OIL headed for its first quarterly loss in more than two years as escalating fears over a global economic slowdown and a stronger dollar overshadowed the prospect for tightening supply.
West Texas Intermediate (WTI) futures climbed last Friday to trade near US$82 (RM381.30) a barrel but prices are down 22% this quarter. Crude has been roiled by the surge in the dollar to a record over recent weeks, as aggressive central bank rate hikes darken the outlook for global growth.
Prices gained last Friday as the dollar eased from its highs. There was also support from a new batch of crude import quotas in China, while fuel markets were pressured as a giant batch of export quotas was also issued.
Traders are also grappling with the looming risk of reduced supplies. The OPEC and its allies is set to meet next week, and is already discussing plans for an output cut. Analysts from RBC Capital Markets to JPMorgan Chase & Co have said the producer group could cut anywhere between 500,000 to one million barrels a day of supply.
“The risk to supply continues to be a supporting theme,” said Ole Hansen, head of commodities strategy at Saxo Bank, referring to possible OPEC+ cuts. “The market remains troubled by forces pulling in opposite directions.”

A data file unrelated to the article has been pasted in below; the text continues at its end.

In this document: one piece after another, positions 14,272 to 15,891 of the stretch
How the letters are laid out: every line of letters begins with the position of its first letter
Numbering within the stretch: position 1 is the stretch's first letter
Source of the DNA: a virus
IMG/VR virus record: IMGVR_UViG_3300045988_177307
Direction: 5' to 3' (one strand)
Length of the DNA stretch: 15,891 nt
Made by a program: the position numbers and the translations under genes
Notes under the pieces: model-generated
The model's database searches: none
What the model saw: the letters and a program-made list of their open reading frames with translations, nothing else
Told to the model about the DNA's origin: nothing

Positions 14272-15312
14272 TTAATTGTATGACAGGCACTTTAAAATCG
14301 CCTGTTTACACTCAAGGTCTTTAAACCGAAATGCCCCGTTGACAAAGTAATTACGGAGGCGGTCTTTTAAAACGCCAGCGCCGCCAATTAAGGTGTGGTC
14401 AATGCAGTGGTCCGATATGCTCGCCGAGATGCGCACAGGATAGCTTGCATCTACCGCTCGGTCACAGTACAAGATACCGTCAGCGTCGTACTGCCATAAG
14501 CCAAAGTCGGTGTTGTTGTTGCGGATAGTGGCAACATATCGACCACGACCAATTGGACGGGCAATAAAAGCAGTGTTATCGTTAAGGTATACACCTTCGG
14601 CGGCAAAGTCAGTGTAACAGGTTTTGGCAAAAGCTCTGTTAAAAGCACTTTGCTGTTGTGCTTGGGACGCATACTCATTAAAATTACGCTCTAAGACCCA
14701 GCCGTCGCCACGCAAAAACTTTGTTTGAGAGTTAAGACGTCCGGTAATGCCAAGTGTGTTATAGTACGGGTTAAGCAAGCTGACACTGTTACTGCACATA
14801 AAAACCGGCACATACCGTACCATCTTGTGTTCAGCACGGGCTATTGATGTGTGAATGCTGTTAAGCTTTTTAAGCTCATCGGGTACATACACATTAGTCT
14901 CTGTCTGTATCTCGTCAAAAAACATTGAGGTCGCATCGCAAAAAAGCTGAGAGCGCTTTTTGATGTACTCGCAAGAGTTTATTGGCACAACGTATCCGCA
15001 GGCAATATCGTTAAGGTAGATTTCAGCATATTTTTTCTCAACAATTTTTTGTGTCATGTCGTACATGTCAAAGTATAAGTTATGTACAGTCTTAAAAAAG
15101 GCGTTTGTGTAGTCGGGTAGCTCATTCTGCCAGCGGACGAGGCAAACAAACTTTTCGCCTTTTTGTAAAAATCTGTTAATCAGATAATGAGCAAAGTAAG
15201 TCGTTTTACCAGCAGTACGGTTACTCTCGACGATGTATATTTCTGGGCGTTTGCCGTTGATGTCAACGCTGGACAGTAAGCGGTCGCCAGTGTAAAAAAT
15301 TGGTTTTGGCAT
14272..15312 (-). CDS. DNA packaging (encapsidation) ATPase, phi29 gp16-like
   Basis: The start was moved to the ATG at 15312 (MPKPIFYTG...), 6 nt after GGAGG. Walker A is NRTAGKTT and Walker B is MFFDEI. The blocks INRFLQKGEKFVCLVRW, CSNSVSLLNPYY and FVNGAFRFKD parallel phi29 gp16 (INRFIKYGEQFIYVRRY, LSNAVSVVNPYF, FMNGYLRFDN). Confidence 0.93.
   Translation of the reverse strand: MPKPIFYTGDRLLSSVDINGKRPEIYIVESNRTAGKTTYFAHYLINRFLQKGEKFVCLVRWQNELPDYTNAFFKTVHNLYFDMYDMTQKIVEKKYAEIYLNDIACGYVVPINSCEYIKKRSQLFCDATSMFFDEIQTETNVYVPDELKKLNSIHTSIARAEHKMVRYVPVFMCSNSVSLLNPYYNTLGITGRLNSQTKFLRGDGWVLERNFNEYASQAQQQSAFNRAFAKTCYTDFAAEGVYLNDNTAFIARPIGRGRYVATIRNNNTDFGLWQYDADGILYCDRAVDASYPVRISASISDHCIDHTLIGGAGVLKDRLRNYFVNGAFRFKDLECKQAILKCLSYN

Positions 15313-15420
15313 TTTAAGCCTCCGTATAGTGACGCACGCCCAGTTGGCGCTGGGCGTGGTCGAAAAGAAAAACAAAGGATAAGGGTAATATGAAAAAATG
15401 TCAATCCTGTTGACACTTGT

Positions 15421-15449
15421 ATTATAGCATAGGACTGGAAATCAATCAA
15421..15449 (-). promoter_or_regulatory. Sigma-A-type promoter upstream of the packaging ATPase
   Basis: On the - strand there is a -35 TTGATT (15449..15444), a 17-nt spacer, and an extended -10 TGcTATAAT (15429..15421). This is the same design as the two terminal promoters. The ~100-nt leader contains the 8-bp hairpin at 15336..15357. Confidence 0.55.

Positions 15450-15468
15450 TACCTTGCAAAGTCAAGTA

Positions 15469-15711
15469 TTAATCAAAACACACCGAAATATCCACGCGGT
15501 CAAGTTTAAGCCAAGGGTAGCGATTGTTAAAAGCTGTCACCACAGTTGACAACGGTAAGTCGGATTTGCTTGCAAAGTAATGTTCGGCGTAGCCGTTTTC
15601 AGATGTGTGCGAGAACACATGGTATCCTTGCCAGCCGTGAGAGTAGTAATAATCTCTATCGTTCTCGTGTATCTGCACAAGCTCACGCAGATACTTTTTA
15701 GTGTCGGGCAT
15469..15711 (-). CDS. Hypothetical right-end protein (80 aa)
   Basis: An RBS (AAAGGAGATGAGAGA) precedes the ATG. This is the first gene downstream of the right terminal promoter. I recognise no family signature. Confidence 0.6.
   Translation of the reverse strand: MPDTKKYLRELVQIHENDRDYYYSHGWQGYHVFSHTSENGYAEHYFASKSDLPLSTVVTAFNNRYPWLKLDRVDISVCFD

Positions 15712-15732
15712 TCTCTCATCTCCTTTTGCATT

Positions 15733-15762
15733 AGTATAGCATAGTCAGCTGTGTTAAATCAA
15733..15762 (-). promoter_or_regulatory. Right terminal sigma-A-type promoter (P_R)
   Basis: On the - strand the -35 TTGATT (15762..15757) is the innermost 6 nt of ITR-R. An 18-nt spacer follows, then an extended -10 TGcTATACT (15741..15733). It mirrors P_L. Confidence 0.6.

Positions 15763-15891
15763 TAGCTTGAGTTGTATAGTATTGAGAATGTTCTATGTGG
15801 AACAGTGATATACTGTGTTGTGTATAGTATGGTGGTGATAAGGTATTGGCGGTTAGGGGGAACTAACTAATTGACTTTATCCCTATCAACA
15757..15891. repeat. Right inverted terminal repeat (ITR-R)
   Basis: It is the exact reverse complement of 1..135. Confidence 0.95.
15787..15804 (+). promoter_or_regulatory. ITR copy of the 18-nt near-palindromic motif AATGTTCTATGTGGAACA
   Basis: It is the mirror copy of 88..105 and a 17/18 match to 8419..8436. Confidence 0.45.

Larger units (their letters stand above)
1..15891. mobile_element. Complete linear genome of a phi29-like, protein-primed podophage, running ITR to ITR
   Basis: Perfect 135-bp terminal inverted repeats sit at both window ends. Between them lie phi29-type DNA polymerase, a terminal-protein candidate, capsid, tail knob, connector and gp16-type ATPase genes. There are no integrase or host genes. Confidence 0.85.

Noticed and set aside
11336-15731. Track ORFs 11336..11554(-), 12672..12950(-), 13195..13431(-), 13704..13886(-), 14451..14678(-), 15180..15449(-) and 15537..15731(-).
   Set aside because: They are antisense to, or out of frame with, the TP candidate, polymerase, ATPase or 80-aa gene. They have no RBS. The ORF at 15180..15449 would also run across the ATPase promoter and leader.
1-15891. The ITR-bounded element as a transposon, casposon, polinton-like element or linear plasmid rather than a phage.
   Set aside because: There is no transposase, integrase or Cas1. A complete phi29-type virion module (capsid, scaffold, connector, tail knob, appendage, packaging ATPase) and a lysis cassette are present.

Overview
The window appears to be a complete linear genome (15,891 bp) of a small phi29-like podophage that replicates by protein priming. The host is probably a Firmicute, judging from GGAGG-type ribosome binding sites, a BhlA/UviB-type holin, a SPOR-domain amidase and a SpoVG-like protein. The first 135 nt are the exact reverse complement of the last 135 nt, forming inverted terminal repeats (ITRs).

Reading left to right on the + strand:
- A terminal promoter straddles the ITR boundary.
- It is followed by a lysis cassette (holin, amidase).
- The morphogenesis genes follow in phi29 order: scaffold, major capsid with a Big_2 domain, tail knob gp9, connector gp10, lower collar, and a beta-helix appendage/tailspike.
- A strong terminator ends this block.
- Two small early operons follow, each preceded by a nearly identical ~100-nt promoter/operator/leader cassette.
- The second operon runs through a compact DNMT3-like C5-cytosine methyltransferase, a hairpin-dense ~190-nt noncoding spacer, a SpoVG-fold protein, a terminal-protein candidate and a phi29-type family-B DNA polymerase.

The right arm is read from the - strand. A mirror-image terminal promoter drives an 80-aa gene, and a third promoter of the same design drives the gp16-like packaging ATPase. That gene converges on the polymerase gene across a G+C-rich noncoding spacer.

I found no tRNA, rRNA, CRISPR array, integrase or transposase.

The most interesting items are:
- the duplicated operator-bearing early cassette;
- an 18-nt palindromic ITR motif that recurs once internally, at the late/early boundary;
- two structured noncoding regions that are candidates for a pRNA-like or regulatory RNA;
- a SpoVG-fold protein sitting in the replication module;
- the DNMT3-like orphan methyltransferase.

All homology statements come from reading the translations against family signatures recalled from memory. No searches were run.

The economic recovery in China continues to be challenged by lockdowns in major cities as well as a property market downturn. Factory activity struggled in September, while services slowed, data released last Friday show.
WTI for November delivery gained 1.4% to US$82.38 a barrel at 10:19am in London last Friday.
Brent for November settlement, which expires Friday, rose 1.2% to US$89.52 a barrel.
Widely watched time spreads in US oil futures have been ticking higher. The close-watched spread between the nearest two December futures contracts was at its strongest level in a month, indicating traders are growing steadily more bullish on the market’s outlook. — Bloomberg
- This article first appeared in The Malaysian Reserve weekly print edition.